Singapore's longest run of negative inflation has 'troughed' with September CPI dipping just 0.2%

The downward pressure on prices eased due to recent rises in the prices of car permits compared with levels earlier in 2016, and to a lesser extent, higher food inflation.
The downward pressure on prices eased due to recent rises in the prices of car permits compared with levels earlier in 2016, and to a lesser extent, higher food inflation. ST PHOTO: NEO XIAOBIN

SINGAPORE - Overall consumer prices dropped for a 23rd straight month in September from a year earlier, although the rate of decline was the smallest since December 2014, signalling that Singapore's longest spell of negative inflation has bottomed.

CPI-All Items inflation dipped 0.2 per cent year on year last month, compared to 0.3 per cent decline in August, and in line with the median forecast from a Reuters poll of economists.

That is the smallest drop for the index since December 2014, when CPI fell 0.1 per cent.

The downward pressure on prices eased due to a smaller decline in private road transport cost, and to a lesser extent, higher food inflation.

Core inflation - which strips out private transport and accommodation costs to better gauge everyday expenses - eased slightly to 0.9 per cent in September from 1.0 per cent in the previous month.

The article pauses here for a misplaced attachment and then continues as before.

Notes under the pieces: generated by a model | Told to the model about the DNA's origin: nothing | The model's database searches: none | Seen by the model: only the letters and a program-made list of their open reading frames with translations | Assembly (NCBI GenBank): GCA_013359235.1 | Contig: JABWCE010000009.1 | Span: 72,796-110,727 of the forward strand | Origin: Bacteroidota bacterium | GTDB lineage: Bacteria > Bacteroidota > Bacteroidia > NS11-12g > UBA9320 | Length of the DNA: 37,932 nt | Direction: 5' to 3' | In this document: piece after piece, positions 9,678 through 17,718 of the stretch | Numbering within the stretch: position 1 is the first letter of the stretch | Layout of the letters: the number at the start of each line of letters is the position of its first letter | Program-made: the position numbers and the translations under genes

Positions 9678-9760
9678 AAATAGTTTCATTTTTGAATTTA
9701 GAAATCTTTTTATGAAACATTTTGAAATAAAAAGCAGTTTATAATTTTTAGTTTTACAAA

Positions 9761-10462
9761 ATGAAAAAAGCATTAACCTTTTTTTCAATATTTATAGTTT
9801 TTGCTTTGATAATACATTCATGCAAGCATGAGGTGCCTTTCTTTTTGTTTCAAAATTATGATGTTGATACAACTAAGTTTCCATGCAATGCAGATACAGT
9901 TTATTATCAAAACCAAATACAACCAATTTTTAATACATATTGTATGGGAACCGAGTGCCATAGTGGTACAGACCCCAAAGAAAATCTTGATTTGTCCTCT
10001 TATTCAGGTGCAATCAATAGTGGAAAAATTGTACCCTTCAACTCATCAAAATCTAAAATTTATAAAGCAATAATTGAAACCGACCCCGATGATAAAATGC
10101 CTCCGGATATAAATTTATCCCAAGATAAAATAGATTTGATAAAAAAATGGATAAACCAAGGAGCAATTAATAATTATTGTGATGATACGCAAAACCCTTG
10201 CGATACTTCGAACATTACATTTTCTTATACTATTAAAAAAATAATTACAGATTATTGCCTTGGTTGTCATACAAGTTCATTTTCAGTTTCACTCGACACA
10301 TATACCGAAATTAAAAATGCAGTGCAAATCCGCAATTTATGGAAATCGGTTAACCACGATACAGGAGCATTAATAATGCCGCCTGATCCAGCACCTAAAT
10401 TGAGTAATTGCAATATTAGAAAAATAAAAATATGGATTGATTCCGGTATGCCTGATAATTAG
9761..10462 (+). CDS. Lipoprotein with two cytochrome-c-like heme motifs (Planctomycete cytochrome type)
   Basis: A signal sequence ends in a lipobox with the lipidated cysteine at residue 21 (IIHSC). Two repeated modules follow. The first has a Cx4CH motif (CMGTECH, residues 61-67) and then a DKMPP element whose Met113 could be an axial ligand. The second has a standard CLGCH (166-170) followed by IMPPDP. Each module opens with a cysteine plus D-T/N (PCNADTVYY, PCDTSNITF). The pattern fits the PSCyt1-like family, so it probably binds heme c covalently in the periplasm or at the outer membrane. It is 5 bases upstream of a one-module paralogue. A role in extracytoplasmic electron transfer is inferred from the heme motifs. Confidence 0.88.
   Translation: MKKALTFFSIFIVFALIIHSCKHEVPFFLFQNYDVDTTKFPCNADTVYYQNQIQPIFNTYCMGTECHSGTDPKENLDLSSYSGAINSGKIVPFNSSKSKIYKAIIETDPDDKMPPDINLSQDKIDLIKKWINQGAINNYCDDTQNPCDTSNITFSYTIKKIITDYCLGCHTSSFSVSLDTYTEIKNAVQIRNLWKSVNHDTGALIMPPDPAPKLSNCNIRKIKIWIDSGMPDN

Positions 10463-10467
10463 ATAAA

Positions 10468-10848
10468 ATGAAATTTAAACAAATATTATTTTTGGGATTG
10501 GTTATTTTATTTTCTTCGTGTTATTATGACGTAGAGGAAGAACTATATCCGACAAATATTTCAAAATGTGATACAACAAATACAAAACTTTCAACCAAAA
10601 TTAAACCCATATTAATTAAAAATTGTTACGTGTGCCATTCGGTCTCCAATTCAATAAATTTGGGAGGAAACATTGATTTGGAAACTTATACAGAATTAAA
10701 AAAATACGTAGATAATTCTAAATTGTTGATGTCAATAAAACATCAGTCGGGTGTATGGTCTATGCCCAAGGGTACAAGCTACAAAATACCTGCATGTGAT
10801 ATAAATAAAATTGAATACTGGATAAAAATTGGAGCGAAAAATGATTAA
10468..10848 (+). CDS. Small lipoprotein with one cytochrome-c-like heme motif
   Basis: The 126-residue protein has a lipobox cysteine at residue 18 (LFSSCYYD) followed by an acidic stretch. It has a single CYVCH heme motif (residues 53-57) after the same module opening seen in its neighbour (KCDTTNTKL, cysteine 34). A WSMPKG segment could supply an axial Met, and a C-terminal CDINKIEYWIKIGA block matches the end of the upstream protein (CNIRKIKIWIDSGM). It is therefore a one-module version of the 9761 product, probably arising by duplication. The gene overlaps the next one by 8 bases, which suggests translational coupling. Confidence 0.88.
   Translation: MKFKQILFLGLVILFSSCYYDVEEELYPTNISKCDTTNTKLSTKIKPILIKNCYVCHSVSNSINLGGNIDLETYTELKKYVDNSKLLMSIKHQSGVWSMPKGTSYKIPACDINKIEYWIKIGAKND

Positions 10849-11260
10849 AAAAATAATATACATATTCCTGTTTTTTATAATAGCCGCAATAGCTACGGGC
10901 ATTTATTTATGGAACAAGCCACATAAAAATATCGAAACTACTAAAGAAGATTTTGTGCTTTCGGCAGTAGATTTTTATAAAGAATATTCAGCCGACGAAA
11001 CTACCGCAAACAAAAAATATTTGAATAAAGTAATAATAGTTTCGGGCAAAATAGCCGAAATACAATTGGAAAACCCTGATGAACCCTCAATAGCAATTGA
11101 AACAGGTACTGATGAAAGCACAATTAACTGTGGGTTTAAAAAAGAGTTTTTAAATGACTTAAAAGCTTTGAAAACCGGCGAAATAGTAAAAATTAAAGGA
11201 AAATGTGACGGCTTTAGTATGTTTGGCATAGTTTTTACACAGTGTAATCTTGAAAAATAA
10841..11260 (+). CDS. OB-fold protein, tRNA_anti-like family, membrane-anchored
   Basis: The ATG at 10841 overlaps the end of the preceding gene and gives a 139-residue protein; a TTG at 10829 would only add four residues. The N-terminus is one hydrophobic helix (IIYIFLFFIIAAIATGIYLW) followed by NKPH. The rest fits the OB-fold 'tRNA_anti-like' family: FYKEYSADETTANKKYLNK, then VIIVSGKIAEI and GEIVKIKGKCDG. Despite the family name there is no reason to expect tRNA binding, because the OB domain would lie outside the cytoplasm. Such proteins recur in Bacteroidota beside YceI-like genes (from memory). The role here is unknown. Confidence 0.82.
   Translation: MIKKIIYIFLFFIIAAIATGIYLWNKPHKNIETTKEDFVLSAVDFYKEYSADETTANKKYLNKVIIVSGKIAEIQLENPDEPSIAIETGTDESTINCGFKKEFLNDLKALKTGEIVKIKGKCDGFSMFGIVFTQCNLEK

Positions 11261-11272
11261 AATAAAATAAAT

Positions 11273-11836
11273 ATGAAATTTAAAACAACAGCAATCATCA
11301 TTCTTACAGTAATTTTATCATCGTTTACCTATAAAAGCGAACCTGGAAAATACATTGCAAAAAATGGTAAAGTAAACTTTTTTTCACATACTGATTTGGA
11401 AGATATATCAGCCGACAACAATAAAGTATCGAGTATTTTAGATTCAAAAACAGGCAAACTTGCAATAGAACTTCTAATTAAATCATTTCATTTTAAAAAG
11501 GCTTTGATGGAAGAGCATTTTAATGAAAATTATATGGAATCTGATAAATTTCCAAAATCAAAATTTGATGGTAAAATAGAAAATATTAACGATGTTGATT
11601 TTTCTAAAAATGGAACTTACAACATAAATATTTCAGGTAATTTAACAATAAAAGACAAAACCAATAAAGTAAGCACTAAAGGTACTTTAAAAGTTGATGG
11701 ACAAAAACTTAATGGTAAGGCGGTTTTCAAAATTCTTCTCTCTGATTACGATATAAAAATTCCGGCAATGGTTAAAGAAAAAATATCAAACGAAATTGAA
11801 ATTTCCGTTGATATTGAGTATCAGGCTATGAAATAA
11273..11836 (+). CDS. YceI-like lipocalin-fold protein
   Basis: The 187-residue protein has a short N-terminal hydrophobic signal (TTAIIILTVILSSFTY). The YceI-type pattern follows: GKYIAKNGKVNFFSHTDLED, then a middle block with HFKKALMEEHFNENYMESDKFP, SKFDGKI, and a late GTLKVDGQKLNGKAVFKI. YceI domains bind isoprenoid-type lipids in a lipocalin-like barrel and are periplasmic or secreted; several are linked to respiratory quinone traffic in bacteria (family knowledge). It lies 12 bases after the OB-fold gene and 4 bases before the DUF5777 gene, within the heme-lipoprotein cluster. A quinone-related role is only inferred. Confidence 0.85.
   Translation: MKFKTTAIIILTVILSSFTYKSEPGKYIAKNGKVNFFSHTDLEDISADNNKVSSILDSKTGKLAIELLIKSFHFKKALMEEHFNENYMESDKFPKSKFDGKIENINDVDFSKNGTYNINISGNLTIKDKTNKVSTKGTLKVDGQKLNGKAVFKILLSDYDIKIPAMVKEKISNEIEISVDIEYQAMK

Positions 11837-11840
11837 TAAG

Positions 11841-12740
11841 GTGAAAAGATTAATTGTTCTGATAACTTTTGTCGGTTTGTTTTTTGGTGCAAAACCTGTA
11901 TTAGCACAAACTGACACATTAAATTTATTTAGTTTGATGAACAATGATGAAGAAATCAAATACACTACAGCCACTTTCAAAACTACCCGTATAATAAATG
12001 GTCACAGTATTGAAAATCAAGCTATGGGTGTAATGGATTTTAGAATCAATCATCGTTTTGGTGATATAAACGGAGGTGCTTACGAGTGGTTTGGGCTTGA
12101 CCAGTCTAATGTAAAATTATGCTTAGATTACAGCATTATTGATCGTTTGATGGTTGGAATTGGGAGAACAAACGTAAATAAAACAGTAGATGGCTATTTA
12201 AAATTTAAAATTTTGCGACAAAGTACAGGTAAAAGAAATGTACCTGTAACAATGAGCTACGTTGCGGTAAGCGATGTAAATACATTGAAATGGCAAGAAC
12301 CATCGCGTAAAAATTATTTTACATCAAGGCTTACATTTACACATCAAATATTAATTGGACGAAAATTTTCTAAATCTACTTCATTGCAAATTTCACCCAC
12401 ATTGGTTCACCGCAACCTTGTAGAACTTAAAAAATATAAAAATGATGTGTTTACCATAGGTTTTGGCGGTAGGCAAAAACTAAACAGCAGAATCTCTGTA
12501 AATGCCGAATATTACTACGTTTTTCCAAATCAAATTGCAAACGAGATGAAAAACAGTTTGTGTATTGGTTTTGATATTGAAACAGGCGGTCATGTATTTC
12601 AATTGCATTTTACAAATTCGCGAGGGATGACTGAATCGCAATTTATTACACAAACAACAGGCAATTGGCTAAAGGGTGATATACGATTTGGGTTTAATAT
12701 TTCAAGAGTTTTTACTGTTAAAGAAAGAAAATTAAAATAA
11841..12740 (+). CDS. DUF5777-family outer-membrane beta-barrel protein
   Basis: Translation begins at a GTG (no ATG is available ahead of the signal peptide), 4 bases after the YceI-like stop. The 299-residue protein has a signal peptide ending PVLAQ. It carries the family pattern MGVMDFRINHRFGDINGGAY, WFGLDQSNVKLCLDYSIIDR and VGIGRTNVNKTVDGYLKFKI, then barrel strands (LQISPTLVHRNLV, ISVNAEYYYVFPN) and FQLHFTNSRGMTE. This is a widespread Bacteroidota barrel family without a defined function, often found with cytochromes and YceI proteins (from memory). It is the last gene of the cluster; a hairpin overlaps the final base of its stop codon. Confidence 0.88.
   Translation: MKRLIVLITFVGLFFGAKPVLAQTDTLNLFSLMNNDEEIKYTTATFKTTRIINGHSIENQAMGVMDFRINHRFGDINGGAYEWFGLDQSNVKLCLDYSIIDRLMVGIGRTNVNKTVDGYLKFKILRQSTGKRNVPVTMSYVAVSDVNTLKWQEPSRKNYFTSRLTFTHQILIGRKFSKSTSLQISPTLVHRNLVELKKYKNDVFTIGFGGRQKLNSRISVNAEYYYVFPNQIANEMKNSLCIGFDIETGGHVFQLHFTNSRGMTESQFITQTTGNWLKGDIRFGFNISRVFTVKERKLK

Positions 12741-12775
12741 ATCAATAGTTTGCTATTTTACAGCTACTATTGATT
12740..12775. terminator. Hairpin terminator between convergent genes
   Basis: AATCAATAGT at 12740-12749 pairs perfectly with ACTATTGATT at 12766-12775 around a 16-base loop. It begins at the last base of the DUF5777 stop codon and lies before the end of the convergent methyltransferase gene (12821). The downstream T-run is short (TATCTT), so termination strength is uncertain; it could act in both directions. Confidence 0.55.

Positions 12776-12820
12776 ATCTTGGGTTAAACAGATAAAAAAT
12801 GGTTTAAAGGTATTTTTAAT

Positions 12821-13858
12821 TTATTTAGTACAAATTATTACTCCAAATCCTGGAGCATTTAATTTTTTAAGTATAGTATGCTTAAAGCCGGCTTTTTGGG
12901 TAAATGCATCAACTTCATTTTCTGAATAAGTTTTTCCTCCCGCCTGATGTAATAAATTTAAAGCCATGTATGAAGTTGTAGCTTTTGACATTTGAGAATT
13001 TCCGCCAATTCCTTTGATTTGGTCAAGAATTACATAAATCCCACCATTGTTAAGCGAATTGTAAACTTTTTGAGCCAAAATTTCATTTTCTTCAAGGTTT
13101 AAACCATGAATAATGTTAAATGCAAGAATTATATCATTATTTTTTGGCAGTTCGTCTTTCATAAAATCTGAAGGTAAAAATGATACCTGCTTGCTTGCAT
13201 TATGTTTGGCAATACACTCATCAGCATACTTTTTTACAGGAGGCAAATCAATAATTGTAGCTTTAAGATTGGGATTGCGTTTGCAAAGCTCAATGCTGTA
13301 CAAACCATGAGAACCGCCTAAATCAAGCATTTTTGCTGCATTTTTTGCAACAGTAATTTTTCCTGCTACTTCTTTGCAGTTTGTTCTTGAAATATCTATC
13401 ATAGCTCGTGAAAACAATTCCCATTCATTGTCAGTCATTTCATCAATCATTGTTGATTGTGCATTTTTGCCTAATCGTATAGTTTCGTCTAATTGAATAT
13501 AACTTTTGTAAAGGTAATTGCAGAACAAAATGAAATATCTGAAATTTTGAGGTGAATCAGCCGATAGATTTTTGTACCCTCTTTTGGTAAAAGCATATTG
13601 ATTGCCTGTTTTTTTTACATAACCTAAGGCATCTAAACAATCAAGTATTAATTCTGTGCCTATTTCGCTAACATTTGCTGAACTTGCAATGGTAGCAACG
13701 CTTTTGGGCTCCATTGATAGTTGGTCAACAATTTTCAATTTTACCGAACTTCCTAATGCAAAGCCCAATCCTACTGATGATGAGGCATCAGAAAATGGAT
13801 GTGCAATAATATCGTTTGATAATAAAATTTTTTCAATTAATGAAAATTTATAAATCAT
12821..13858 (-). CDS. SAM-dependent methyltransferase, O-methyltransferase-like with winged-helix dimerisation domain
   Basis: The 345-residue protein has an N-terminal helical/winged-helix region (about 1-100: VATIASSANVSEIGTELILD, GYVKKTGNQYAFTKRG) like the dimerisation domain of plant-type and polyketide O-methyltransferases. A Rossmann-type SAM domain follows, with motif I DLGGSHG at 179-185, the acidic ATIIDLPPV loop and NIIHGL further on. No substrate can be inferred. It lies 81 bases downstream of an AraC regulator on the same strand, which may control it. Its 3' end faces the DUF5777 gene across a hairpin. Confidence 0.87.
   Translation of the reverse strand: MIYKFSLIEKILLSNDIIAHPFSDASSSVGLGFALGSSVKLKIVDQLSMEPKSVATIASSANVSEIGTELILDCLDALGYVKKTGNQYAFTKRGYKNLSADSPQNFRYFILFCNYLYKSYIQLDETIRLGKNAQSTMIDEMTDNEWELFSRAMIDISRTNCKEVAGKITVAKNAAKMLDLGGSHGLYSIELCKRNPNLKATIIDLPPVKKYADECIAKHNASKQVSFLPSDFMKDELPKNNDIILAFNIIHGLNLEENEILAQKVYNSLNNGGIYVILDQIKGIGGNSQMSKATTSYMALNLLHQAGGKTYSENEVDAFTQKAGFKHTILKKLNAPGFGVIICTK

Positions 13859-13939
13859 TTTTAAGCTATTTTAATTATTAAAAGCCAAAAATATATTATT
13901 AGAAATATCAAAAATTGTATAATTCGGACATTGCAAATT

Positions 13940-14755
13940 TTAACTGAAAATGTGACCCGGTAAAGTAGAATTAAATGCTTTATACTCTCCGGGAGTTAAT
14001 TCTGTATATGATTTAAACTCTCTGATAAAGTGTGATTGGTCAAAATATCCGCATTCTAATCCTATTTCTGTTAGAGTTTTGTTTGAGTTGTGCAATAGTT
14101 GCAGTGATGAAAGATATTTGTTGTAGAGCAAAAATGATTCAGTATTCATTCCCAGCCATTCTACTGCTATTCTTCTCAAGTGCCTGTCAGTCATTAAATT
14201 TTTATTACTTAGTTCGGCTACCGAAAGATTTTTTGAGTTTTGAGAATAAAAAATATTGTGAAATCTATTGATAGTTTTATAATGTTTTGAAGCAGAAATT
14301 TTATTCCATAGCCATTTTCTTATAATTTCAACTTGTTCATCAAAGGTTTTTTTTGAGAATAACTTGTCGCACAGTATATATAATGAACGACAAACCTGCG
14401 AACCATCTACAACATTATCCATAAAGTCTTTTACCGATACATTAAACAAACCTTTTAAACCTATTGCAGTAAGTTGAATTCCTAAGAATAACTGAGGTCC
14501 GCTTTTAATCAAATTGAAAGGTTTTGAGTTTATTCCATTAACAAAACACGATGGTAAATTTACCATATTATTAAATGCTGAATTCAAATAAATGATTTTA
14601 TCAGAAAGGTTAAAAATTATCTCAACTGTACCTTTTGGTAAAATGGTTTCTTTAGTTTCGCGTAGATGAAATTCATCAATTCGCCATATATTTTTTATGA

This was due to lower services inflation which more than offset the stronger pickup in food prices, said the Monetary Authority of Singapore (MAS) and Ministry of Trade and Industry on Monday (Oct 24).

MAS and MTI said that headline inflation "has troughed and is projected to pick up to 0.5-1.5 per cent next year, from around -0.5 per cent in 2016, largely reflecting the rise in private road transport cost.

But they said the increase in core inflation will be gradual, given the absence of more generalised demand-induced price pressures. They project this indicator to average around 1 per cent in 2016 before rising to 1-2 per cent next year, as energy-related costs rise and the temporary disinflationary effects from budgetary measures fade.

For September, private road transport costs dipped 0.4 per cent in contrast to the 1.0 per cent drop in August mainly because of the smaller drop in petrol prices.

Accommodation costs decreased by 3.7 per cent, extending the 3.6 per cent decline in the previous month, amid continued softness in the housing rental market.

Food inflation rose to 2.2 per cent, from 2.0 per cent in August, due to a steeper rise in the cost of non-cooked food, while price increases for prepared meals remained stable.

Services inflation moderated to 1.5 per cent from 1.7 per cent a month earlier. This came as public road transport costs fell by 0.7 per cent in September, following the 0.9 per cent increase in August, which was due to the low base a year ago when free bus and train services were provided for National Day 2015 in conjunction with the SG50 celebrations.